Heidi Hamlow is the wearer of many hats at SecondMuse, as she works on finance and accounting, human resources, business development proposals, operations and project work such as in-depth research and writing reports. Before coming to SecondMuse, where she has been for nearly four years, Heidi had several years experience in business management and community building and has an educational background in natural sciences and education.
1) You’re passionate about the outdoors and have a young daughter. What do you like to do with your family when you’re not working?
My oldest passion is the outdoors. I grew up surrounded by public land in the desert Southwest near the San Juan Mountains, and the sheer volume and variety of wild spaces available to me as a child and young adult had a deep impact on what I have come to care about most in the world. I have chased birds and sunsets, hiked, backpacked and mountain biked my way through coming of age, marriage, and now motherhood. My six-year-old daughter now rides on the back of a tandem with her dad as captain when we go on family rides. We hike with her as well and are making plans for our first family backpacking and bicycle touring trips this year, as well as some canoe trips on the Rio Grande.
Beyond cultivating the love and awe of nature through enjoyment of the outdoors, as a biologist and an educator at heart, I see our family life as an opportunity to empower my daughter and others around us with a deeper understanding of the natural world and the impact of the choices we make on it. We strive to live a family life that is increasingly sustainable and spend family time that reflects that as well — gardening, cooking and preserving our home-grown produce, harvesting rainwater, and co-housing with grandparents with whom we also spend time.
2) You came to SecondMuse after studying biology and education. How do those topics come together in the work you do?
They almost never do — not like you’d think. It may seem out of touch with what I care about, but I studied ecology out of pure love for the subject matter and at one point intended to research and/or teach professionally. As I grew to understand how out of balance human behaviors are within natural systems, I found myself thinking “it’s not enough.” I wanted to have a greater impact.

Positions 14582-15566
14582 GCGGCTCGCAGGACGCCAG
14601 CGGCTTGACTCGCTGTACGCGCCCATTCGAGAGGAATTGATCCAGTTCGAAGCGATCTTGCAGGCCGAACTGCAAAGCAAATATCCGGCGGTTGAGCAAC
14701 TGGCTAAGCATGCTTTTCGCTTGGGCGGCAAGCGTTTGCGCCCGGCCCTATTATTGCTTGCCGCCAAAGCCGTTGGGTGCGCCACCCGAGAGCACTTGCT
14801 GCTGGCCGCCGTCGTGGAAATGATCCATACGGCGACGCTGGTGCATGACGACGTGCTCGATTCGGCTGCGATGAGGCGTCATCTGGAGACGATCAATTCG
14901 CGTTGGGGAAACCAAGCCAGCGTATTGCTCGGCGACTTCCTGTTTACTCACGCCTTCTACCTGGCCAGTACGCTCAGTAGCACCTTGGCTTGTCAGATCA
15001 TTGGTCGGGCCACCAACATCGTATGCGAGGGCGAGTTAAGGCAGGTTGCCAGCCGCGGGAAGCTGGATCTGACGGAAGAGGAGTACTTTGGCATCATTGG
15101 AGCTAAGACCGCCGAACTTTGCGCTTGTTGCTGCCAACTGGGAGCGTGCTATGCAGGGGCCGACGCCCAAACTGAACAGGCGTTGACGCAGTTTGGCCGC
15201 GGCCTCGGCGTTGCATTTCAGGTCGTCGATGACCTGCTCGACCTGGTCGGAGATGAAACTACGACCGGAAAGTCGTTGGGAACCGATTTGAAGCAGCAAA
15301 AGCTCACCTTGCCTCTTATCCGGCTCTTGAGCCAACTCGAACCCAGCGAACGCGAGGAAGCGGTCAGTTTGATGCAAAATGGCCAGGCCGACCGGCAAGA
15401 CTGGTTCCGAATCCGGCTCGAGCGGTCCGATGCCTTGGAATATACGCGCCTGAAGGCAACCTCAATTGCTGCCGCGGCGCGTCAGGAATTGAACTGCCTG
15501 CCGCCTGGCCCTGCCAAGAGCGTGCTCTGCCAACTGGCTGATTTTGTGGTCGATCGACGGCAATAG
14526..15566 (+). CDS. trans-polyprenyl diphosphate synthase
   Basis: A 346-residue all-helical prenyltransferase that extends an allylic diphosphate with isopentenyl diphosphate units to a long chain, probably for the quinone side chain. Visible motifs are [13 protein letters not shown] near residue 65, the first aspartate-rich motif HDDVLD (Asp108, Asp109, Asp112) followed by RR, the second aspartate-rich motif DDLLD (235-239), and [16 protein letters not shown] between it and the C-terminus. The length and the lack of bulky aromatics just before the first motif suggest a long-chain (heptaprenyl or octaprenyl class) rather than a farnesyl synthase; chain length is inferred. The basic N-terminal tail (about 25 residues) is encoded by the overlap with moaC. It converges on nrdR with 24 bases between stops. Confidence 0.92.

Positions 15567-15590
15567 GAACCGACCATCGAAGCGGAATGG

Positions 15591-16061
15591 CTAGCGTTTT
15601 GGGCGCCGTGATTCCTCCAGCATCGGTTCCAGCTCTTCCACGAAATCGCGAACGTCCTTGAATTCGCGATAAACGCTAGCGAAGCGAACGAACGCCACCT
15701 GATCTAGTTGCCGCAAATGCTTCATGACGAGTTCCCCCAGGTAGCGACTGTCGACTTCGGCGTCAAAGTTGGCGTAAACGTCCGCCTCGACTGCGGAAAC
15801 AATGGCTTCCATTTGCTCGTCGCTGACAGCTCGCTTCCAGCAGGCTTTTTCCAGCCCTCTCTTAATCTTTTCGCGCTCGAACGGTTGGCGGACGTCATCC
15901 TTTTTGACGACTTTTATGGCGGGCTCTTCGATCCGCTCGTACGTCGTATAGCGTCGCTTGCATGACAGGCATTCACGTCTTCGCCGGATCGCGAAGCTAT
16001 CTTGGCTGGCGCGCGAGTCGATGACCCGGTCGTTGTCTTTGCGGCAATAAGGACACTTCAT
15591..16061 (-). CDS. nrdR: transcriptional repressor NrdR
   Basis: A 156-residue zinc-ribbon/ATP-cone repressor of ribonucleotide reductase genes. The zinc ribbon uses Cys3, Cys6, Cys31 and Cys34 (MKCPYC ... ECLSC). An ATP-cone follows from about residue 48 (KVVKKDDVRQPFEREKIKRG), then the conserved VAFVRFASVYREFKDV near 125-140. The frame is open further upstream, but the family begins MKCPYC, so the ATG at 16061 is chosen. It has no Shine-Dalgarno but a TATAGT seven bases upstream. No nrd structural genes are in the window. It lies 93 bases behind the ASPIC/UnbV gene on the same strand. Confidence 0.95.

Then life happened — deaths and births and the ensuing choices to prioritize family over the pursuit of a career for a time, during which I picked up main street business and eco-hospitality management experience. When I was ready to pick up the career thread again, SecondMuse had an opening, and I realized for the first time in my life I was onto something with the potential for the kind of impact I had envisioned. Systems thinking, coupled with community in collaboration, has the capacity to place human systems and ecosystems on the same map for deep understanding — not only of the way things are, but of how they could be. It is at its heart an ecological endeavor. It is also educational, as the process itself reveals truths about reality that we almost never uncover unilaterally. Though on occasion I may have the opportunity to participate in SecondMuse work that directly relates to ecology in the conventional sense, the work we do at SecondMuse is ecological on a grander scale, which is a perfect convergence of my interests with the impact I want to be a part of making in the world.
3) Your role at SecondMuse is made up of many different parts and projects. What do you find most rewarding and most challenging, and how do you stay motivated through that?
From making rigorous research and writing contributions to significant works such as The LAUNCH Report to coordinating company finances to planning meals for a company retreat, I do wear a lot of hats at SecondMuse. Being enabled to do a lot of different things keeps it interesting in itself, but that also poses the greatest challenge: staying on top of a large number of disparate tasks. When those tasks are more mundane, I stay motivated by maintaining awareness of our sense of purpose. When the task is highly intellectually challenging, I am motivated by the task itself and the resultant personal growth, which is always deeply rewarding.
Though it may sound trite, at a more general level the overarching theme for me is motivation by love and reward by impact. From working to make the palm oil industry more sustainable to making expense reporting easier on my colleagues, all the work is rewarding when viewed through this lens.